In that triumphant, spiritual
journey from Hollywood to Philadelphia, my eyes were cast upon, when I entered
Pittsburgh, that Pearl by the River.
Its majesty had shone in its reflection like the evening star. Returning westward from New York, I sang
this happy tune, having seen the glory and magnificence of that City, that some
day all wrongs will be made right, all defeats will be made victories, and in
that day, some day, I will be called “Mathematician”.
In a vision, a brilliant young
mathematics student, Troy Thompson, lay asleep in his new home, a luxurious
four-bedroom house. The alarm clock
sounded, and he, like an un-oiled robot, prepared for a shower as the music
from the alarm clock played.
His sister, Susan Quinn Thompson,
nicknamed Susie Q., was at the family piano with her instructor, as she began
to practice an advanced lesson. She had
been taking lessons from that instructor, Mr. Larousse, since she was a
five-year-old girl. Her parents praised
her effort, discipline, and just “sticking-to-it”.
Susie Q. had wavy blonde hair,
blue eyes, and a serious, deep facial expression. She was tall for her age.
Troy was slender, green-eyed, and
brunette. He showered quickly, and he
re-entered his room. He then turned off
the radio and joined his parents as they listened to Susie Q. play difficult
classical pieces. Troy dastardly hid
the envy of his heart, as he wished he could play the piano that well.
In the middle of practice, an
older sibling, Davy, called Davy from the Navy, arrived as a solidly built
fellow with brown hair. He was
handsome, solemn, quiet, and strong-willed.
As Susie Q. finished her lesson,
she received a strong commendation form Mr. Larousse and praise from her
family, including the youngest sibling, her brother Chad and another brother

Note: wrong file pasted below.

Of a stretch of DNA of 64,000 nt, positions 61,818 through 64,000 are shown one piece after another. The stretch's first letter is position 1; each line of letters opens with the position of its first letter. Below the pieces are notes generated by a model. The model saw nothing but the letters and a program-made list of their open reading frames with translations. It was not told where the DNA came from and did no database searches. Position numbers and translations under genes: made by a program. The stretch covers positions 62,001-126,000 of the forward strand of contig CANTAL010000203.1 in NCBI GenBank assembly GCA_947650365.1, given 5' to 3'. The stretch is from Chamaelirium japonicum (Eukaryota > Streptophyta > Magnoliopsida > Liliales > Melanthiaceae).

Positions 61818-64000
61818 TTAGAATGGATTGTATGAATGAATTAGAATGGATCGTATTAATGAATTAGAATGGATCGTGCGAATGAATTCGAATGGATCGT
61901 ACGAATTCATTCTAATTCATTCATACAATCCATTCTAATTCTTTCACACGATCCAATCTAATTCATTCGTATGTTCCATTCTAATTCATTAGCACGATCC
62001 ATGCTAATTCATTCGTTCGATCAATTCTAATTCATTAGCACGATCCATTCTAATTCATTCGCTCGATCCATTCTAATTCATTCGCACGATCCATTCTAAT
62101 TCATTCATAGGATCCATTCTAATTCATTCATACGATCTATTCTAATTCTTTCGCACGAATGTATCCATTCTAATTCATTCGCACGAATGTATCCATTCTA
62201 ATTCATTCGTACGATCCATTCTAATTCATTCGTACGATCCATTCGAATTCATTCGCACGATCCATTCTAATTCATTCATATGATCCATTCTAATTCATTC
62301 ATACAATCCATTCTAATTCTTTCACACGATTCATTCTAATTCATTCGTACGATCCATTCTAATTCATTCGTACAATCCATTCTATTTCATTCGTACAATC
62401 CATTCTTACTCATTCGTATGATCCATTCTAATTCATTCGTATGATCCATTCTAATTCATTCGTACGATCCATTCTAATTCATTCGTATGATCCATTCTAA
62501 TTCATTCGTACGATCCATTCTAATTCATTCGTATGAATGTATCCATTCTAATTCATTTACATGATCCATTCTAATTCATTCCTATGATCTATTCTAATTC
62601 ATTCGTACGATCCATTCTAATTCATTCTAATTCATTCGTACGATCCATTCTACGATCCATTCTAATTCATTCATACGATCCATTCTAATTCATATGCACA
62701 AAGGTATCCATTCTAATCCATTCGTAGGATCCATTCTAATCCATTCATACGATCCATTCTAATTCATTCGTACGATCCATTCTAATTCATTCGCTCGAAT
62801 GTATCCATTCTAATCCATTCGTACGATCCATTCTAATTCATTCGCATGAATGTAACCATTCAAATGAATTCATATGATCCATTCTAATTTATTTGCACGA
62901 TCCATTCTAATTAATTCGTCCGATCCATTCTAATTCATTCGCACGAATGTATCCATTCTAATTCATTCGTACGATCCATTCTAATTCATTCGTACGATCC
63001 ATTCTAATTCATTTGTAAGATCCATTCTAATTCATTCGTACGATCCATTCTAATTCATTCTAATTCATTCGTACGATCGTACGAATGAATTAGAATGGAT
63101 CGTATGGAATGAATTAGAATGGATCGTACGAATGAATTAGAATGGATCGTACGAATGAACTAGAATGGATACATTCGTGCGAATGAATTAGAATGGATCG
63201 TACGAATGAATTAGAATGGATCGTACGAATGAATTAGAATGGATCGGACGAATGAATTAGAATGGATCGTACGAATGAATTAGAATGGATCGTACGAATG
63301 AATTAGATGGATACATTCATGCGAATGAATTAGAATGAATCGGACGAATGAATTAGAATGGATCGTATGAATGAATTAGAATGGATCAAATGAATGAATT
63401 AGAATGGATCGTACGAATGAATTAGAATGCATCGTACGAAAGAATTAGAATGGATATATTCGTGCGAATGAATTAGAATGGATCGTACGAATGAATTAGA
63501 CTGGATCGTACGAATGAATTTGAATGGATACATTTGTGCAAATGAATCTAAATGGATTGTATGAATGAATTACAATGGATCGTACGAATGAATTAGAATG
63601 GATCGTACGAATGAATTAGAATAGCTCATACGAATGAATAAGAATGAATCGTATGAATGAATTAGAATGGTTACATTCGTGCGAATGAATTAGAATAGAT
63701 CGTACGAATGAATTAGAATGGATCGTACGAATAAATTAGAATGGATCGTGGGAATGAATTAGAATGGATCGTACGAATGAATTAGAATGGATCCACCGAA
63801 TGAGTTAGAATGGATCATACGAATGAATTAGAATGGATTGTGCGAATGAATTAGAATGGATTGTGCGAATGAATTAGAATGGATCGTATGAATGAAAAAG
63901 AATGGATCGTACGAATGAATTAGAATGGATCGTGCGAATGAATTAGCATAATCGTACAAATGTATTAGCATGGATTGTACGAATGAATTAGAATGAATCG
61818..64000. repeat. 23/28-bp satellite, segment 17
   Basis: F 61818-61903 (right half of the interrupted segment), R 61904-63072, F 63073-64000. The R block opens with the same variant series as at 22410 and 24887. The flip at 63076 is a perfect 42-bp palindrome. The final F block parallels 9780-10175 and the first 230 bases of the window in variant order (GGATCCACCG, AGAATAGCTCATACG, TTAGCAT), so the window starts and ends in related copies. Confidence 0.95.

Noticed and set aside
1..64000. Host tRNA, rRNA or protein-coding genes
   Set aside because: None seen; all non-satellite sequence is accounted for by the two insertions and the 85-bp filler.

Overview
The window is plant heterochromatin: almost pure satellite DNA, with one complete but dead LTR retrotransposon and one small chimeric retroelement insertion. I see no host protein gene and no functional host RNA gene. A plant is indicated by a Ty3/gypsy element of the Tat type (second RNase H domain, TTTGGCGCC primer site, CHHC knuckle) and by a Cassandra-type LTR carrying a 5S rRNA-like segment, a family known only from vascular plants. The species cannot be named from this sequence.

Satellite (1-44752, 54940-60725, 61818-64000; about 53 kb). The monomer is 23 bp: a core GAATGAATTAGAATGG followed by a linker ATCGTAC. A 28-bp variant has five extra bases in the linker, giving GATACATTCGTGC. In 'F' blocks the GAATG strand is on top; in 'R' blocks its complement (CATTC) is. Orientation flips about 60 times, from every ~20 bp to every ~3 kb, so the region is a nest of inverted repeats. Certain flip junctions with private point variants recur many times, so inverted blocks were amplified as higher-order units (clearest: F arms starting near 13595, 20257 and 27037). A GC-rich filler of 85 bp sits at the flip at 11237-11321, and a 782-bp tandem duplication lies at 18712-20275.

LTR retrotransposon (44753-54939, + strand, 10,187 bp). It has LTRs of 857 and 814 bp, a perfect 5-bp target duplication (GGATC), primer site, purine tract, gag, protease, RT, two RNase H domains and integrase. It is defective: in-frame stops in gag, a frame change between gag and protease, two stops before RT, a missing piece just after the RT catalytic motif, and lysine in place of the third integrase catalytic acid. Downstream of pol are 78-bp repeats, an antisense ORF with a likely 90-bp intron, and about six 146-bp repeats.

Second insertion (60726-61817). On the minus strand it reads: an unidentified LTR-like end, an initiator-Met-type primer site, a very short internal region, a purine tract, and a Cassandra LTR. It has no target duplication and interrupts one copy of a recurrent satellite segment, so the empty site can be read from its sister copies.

Kevin, who was four years older than Troy.
“Susie, go with Mr. Larousse and
discuss the recital Friday night,” said Mrs. Thompson, as Mr. Larousse took the
“Troy, come here! Now!” she demanded.
“I’ll tell ‘What?’. You better be on your best behavior tonight
for Susie Q. ’s birthday party. Step
out of line once, and you will be red, black, blue, and white. Understood?”
“Alright,” she concluded.
“Hey, Dave,” Troy saw him looking
in his direction intensely.
“You heard?’ he asked.
“Yeah, Dave,” Troy
reaffirmed. “Areya gonna take us to a
movie while you’re here?
“I’ve been discharged! And I will be looking for a job here. As for a movie, we’ll see.”
As the ten o’clock hour arrived,
Davy and Mr. Thompson sat and played chess on a rectangular table and
benches. It was Mr. Thompson’s day off
for Susie Q. ’s special night. Mr.
Thompson liked absolute quiet when trying to concentrate, especially because
Davy gave him strong competition.
Troy began to watch. He crept closer, as they played. He continued to watch as they played
solemnly, hearing an occasional “Check!”.
Troy, not knowing the etiquette
of the game, asked in a whisper, “What’s the name of this game?”
“Get away!” exclaimed Mr.
“Go, Troy,” his brother told him.
“Get away! Get away!”
Upon the noon hour, Kevin
gathered a crowd of boys and Susie Q. for football. These were the little kids.
Angie, Kevin’s girlfriend, was the opposing captain.
“There’s an odd number. That girl
has to drop!” cried a boy named Carlos.
“You better drop dead!” exclaimed
“You are a girl. You have to drop.”
“Like I told you, you better drop
“I’m a girl,” cried Angie. Flexing her muscles, she added, “Let me see
you tackle me.”
Carlos said nothing.
“We’ll pick, and whoever doesn’t
get picked just doesn’t get picked,” Kevin decided.
It came to three: Carlos, Susie
Q. and Troy. Kevin picked Susie Q., and
Angie picked Carlos. Troy felt
humiliated, and the other boys including Carlos laughed at him. Holding back his tears, he slipped inside.
“Why aren’t you playing
football?” his mother asked, as she preparing the night’s meal.
“I didn’t get picked.”
“Where’s Susie Q.”
“She got picked.”
Troy made a long walk to the
library, after having oriented himself to the new part of town. All the computers were free as usual, which
is why he went to that particular branch.
He looked under the “games” menu to find the game that his father and
brother were playing. So there, he
He fiddled with the menu of the
chess program until he found a demo. He
studied the demo for twenty minutes, and learned all the rules: the castling
rules, en passant, promotion of a pawn, as well as piece movements, checking,